Third, knowing that you are in the wrong body is no different than knowing your sexual orientation. How many of you have not had crushes as a child, if you are straight my guess is your childhood crushes were on the opposite gender, correct? I am bisexual and when I was 7 years old my first crush was on a girl, second was on a boy at age 9, so how can you say that a 10 year old does not understand their body or at least some intentions of what they want out of it?

I fully agree with Ilkrissha, and all I have to say is that unless you have experienced the feeling of being in the wrong body with parts that you just feel shouldn't be there and are alien to you, you wouldn't fully understand what goes through someone's mind when they look at their body and know something is wrong.

I, myself, am not transgendered nor do I plan to go through the change but have MANY friends who are in that community, and I understand the thought process. Most of them knew at an extremely young age.
08/18/2011
Diabolical Kitty Diabolical Kitty
I agree that if at 10 they know they are in the wrong body than I see nothing wrong with it. My partner is MtF and she agrees with me, at 10 she knew she was in the wrong body.
08/18/2011
GenderSexplorations GenderSexplorations
I think it's extremely important for trans* children to be able to live how they know is right. And believe me. Kids know who they are by the age of ten. Doctors and psychiatrists have evidenced that a child's inner sense of gender often begins to emerge by the age of three.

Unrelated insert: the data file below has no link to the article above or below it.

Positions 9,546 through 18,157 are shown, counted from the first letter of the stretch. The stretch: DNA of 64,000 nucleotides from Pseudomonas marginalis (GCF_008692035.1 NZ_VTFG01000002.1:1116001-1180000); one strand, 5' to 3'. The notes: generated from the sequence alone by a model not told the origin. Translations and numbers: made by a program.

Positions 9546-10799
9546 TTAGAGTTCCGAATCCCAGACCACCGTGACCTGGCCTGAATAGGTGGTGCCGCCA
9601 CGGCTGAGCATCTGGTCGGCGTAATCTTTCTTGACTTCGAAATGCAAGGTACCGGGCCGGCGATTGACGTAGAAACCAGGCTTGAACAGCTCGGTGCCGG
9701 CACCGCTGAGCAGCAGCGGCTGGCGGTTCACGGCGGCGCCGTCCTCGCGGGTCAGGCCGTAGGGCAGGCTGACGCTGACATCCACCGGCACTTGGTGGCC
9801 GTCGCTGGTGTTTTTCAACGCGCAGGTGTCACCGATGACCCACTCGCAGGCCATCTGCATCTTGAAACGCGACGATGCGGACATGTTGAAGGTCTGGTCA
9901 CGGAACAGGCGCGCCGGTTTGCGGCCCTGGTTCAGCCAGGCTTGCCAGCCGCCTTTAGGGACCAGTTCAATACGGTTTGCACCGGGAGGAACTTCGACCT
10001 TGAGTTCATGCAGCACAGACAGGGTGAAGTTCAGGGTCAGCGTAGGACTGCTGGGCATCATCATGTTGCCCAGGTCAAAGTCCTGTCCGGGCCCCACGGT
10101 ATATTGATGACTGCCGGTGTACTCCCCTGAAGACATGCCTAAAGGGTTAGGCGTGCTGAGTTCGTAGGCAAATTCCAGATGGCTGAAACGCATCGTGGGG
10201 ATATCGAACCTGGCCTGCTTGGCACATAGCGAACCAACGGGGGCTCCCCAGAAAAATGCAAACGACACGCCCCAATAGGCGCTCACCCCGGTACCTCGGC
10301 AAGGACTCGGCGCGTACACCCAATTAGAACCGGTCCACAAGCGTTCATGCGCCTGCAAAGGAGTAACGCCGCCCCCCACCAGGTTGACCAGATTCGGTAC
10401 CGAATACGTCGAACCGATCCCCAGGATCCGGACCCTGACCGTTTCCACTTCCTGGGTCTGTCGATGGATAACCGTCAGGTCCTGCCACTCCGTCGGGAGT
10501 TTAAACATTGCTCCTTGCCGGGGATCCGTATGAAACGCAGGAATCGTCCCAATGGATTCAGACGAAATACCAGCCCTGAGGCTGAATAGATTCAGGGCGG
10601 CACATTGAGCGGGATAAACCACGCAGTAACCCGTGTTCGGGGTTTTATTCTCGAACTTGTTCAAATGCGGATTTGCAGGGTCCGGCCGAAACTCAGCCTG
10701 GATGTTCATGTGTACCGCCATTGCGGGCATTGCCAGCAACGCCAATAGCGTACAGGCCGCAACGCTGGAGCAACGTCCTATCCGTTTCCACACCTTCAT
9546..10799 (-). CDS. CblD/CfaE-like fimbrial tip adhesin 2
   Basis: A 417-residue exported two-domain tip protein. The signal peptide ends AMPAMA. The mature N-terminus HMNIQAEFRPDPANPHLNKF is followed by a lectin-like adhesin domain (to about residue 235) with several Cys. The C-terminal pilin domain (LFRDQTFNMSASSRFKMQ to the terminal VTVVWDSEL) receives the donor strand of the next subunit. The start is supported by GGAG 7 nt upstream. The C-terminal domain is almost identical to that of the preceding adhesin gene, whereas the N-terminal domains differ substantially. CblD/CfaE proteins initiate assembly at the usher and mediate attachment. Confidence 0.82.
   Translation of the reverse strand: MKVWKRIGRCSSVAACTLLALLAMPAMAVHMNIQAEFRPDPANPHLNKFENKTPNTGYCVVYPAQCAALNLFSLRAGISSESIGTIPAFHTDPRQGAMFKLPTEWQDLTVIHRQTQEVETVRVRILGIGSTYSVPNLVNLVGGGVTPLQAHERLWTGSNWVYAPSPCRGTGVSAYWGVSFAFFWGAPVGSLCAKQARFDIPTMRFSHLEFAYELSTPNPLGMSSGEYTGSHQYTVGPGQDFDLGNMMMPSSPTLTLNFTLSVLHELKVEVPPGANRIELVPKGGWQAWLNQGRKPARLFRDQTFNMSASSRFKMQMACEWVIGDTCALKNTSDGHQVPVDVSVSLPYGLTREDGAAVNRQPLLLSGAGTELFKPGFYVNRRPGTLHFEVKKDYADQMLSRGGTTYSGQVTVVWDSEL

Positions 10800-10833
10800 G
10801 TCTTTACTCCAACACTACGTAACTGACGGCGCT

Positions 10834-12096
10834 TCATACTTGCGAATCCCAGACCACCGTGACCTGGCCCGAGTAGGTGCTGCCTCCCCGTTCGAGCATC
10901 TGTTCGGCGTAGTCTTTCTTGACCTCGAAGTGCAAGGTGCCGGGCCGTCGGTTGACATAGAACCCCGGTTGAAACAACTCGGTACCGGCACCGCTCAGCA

I think the problem is some people freak when they hear 'hormone therapy' and 'children' in the same sentence. But that doesn't JUST mean estrogen or testosterone. Gender-variant kids who haven't hit puberty yet and aren't yet at the age of their post-transition gender's pubertal group often go on hormone blockers until the doctors can confirm that the kid really knows what zie wants. It holds puberty off for as long as they need.

But the people who say that the child should be forced to endure the absolute horror of going through puberty in the wrong body? Why? Why would you put a child through that? Would you want to go through the puberty of the opposite gender to what you know you are? I don't think so. Would you want to feel your body rebelling against you at every step? I doubt it. So why would you force that on another person?

Especially because some of the secondary sex characteristics (facial hair, breasts, etc) are very hard to remove and set right! Not to mention traumatizing, expensive, and grueling!

If an FtM child goes on blockers and then starts hormones for the gender they will be transitioning to BEFORE puberty, they avoid having to have top surgery to have their chest tissue removed. They avoid having female-width hips for the rest of their lives. They avoid having to deal with the trauma of bleeding from anatomy they know they shouldn't even have!

If an MtF child goes on blockers and then starts hormones for the gender they will be transitioning to BEFORE puberty, they avoid having to have facial hair removed via laser. They avoid having to develop a height above that of the standard female range. They avoid having to have their genitalia rebelling against them in terms of development!

And most importantly, this: If a trans* child transitions at a young age, they get to have the childhood they deserve. As their correct gender. Personally? I'd kill to have had a boy's childhood. But I'm past that phase and I will never get that back.

Would you really force a child to suffer through all of that rather than being happy as their right gender?
08/18/2011
Total posts: 18
Unique posters: 15